However, Keen is being retained as an "expert advisor" and will have a consultancy role with the Cycling World Class Programme in the lead up to the 2004 Athens Olympics.
"Working with British Cycling to develop a long-term performance strategy has been an immensely rewarding experience for me, but the time has come to move on," said Keen, who has not revealed the identity of his new employer to British Cycling.
"I have such confidence and belief in the present GB team, both staff and riders, that I am one hundred percent sure my move will not reduce their capability to deliver Olympic
medals in both the short and long term. Indeed it was my growing sense of awareness that my mission to establish the programme was complete, that persuaded me to consider new challenges.
"The fact that I will be able continue to provide the programme with expert advice in areas of coaching, sports science and strategic planning is very important to me as my passion for cycling remains and I am anxious to see the team's potential for Athens fulfilled.
"The great strides forward we have taken in cycling in recent years is in no small part a function of the support I have received from the board of British Cycling and in particular its CEO, Peter King. Peter has been an inspiration to me in the way he has supported and facilitated the many changes necessary to get to where we are today, but I doubt his huge contribution to our current world standing is appreciated in the wider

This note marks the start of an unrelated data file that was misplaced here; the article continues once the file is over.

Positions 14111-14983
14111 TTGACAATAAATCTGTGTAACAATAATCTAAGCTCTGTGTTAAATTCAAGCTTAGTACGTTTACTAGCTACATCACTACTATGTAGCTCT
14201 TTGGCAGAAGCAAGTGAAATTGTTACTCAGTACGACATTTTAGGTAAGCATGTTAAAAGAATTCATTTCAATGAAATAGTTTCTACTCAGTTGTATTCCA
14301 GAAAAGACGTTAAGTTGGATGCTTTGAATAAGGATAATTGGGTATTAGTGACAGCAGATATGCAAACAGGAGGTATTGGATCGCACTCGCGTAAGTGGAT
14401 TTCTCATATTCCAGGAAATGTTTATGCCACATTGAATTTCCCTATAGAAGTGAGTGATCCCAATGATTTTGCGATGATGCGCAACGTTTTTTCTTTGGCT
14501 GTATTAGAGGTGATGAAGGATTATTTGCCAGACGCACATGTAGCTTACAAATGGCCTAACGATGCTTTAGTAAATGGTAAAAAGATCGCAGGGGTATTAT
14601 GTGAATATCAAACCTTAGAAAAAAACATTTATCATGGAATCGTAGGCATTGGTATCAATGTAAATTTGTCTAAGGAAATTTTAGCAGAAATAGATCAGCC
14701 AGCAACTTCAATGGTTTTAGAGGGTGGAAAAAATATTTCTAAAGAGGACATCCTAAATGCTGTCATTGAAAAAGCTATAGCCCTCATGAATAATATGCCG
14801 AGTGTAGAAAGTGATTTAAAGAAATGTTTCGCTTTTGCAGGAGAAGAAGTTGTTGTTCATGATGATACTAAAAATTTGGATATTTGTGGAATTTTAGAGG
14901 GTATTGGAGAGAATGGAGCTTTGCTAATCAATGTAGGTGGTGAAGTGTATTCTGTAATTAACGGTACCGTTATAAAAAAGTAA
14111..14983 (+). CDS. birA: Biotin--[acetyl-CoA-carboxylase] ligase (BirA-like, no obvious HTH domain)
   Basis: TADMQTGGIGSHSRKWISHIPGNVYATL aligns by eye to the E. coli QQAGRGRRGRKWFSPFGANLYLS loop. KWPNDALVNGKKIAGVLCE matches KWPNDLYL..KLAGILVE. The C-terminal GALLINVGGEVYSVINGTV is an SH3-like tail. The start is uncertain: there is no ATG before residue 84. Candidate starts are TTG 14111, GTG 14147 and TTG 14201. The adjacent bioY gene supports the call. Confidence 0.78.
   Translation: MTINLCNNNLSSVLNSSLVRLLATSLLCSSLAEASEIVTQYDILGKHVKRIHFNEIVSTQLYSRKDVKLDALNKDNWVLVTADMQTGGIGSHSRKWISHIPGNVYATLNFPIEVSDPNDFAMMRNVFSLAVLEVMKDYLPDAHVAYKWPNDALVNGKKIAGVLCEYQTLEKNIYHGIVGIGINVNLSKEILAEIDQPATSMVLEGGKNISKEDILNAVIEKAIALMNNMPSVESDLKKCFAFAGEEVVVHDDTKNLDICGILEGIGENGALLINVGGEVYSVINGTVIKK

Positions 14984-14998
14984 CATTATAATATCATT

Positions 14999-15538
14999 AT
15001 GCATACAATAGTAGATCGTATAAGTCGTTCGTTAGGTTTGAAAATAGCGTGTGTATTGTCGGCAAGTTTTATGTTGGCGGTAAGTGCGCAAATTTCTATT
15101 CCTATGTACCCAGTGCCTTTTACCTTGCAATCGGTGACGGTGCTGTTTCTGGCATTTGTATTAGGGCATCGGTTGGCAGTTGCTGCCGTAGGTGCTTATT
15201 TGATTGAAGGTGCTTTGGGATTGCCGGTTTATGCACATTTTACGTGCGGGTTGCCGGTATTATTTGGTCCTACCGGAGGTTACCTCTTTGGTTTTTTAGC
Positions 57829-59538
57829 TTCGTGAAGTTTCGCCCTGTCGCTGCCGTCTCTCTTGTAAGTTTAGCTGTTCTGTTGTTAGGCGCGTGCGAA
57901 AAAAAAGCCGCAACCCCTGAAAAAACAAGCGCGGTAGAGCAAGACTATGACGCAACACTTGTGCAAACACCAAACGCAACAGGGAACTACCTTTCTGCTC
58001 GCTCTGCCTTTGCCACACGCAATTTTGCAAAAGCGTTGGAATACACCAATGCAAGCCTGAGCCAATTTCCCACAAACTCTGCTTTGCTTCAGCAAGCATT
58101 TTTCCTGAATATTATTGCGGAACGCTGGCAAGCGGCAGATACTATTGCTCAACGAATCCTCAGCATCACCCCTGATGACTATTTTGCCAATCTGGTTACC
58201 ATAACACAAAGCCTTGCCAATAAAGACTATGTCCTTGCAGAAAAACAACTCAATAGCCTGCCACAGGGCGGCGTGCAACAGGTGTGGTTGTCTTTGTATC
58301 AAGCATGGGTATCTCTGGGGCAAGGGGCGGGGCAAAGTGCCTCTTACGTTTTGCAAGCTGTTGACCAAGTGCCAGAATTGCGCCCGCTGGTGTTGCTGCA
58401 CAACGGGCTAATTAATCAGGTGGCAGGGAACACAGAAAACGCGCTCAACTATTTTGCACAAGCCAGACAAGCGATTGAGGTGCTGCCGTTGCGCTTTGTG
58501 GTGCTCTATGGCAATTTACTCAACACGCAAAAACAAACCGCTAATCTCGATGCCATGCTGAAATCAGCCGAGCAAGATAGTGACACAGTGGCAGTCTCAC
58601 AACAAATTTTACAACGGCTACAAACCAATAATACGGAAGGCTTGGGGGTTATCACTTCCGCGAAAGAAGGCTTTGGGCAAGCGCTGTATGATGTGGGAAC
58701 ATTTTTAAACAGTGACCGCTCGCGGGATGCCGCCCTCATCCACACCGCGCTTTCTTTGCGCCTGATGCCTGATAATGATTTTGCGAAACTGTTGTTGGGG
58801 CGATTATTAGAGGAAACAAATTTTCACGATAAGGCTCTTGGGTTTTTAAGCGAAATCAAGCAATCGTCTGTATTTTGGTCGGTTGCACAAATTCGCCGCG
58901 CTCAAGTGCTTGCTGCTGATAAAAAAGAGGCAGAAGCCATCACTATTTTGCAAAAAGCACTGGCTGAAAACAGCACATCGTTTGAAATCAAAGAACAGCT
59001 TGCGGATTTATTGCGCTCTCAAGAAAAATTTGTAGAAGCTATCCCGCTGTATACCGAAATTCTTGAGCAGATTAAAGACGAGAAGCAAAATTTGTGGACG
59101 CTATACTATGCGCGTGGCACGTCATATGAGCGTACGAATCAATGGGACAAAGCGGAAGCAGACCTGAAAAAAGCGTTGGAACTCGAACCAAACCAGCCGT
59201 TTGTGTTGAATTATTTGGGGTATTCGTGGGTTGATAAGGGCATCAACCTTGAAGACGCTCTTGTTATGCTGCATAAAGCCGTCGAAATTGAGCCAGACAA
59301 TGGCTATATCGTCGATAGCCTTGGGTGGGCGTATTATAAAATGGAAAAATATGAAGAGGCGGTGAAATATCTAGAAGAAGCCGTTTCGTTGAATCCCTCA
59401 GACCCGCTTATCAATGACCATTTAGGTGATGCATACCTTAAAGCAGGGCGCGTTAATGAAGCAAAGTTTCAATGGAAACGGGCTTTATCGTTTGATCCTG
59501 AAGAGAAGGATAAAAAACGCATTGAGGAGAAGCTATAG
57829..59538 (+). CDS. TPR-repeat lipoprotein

In a parting shot, Keen delivered to a broadside to "confused and unstable" funding
systems for Olympic sports:
"The National Lottery has breathed new life into British Sport, but the complexity with which funding is distributed threatens to limit future progress if this is not tackled
soon. Governing bodies like British Cycling have to be trusted to invest the funding available more than they are at present, and should be judged on their medium to long term performance."
Despite this, Keen believes cycle sport in the UK will flourish in the years to come:
"Regardless of the difficulties of funding, British Cycling is now poised to make huge progress in terms of grass roots and talent development. The innovative programmes currently being rolled out in these areas are truly exceptional and once established will fuse together with the World Class initiative to form a highly cohesive sports structure which I believe will make us the world's leading cycling nation in a decade. In my 25 years in the sport of cycling it has never looked so good."